As with operator IA, device-based procedures for remote user IA are necessary. Authentication may be handled through various means, including by electronic signature. A requirement for “intensified authentication” is becoming mandatory, that is, periodic repetition of the procedure during the work session at various time intervals short enough to prevent an ill-intentioned individual from doing significant damage if protection measures are thwarted.
PROTECTION OF HARDWARE FROM UNAUTHORIZED ACCESS
Means of protecting computers from unauthorized access may be divided into two categories: electronic locks and device modules for authorized loading. The main difference between them is the way in which integrity control is implemented. Electronic locks operate on a device basis to carry out user IA procedures, but they must resort to the use of external software to perform integrity control procedures. Device modules perform all the functions of electronic locks as well as integrity control and administration functions. As a result, these mod-
ules not only provide user IA but also handle the authorized loading of the operating system, a most important function in the construction of an isolated programming environment. Device modules handle a significantly wider range of functions than electronic locks, and they require device-based performance (not using operating system resources) of complex functions such as file system selection, reading of real data, and so forth. In addition, by integrating control functions into the hardware, device modules also offer greater reliability of results.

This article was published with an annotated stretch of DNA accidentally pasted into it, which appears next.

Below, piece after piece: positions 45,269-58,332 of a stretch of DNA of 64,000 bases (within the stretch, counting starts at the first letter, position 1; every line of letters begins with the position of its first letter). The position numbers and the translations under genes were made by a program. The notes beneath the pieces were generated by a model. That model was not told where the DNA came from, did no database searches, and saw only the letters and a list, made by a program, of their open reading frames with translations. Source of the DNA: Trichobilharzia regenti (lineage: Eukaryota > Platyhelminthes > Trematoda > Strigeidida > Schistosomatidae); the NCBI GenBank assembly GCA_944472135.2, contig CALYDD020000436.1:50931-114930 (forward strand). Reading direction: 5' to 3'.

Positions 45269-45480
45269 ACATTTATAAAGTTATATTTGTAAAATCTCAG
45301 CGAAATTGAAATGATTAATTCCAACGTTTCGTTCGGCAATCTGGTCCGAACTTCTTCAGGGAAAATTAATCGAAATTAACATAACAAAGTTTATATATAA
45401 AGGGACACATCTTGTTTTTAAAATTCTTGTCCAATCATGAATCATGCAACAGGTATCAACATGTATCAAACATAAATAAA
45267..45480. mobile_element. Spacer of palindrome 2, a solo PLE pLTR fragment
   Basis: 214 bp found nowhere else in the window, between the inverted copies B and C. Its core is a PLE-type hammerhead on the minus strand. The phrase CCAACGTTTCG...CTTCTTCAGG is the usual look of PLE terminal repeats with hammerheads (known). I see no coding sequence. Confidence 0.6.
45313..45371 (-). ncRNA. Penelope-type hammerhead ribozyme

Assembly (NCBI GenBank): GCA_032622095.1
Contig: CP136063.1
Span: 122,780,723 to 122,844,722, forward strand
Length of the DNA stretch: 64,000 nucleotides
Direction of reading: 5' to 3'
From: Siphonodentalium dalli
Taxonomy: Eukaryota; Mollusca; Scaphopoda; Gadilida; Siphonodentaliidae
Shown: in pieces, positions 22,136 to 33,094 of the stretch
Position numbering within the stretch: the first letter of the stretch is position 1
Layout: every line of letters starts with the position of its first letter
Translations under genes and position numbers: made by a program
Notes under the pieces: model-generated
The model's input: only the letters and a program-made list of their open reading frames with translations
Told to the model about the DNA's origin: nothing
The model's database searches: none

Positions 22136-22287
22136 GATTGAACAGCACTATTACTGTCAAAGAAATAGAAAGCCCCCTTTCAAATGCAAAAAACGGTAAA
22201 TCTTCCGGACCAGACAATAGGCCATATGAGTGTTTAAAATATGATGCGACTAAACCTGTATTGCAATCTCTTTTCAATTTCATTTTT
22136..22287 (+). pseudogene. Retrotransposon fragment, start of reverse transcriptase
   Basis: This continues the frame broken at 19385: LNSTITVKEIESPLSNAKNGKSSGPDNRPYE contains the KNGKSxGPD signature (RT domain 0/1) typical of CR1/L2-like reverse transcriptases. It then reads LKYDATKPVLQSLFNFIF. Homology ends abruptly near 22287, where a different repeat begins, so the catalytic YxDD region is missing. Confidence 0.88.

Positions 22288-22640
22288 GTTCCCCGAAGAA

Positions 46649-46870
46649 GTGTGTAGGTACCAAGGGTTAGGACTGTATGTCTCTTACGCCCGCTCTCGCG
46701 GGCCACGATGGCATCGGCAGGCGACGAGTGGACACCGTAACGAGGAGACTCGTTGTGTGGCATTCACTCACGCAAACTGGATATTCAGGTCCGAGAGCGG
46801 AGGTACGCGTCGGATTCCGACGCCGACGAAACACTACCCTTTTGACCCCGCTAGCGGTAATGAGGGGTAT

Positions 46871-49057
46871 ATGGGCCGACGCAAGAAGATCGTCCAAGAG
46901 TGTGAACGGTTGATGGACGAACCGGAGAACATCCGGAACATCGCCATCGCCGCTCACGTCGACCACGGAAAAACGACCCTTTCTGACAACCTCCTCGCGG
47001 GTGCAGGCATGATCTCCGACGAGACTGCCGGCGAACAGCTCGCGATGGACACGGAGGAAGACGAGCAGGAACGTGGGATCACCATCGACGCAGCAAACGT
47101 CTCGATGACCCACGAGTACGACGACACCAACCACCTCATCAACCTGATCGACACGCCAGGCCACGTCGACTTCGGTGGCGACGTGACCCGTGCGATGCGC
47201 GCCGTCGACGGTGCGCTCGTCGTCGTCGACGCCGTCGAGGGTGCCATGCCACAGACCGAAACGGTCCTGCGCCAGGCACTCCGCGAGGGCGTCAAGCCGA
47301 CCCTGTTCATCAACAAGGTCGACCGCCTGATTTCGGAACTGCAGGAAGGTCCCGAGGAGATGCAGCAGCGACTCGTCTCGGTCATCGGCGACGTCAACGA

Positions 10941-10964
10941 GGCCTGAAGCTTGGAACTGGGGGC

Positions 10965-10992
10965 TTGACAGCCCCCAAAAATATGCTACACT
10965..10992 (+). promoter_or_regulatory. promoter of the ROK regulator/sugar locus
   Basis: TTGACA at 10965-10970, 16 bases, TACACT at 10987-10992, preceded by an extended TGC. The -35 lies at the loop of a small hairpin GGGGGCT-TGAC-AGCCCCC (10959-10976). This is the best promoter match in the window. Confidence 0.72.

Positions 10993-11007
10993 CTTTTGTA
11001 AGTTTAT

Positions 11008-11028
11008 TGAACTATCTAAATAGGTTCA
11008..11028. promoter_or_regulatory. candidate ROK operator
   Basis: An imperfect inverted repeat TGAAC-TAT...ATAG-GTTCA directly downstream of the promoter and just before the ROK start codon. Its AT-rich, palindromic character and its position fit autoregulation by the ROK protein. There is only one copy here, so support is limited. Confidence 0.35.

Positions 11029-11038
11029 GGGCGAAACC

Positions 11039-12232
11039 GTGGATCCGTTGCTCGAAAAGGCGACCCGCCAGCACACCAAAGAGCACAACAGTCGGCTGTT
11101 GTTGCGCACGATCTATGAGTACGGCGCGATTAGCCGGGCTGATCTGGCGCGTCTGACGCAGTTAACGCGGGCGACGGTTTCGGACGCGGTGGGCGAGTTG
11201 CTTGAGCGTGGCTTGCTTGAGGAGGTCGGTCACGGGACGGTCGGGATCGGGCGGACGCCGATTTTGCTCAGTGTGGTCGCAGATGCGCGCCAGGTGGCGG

• Control of technical integrity of personal computers and servers. Control of the integrity of personal computer components must be carried out by the information security system controller before the operating system is loaded. All resources that might be used must be monitored, including
system BIOS (Basic Input/Output System)
interrupt vectors INT 13 and INT 40
CMOS, including floppy disks, hard disks, and CD-ROMs
The integrity of the technical components of servers must be ensured through intensified network authorization procedures. These procedures must be carried out at the point at which the computer being verified logs on to the network and again at time intervals previously determined by the security administrator. Enhanced authentication must be implemented using the recommended type of random number generator device. The performance of the device must be monitored with a system of recommended tests.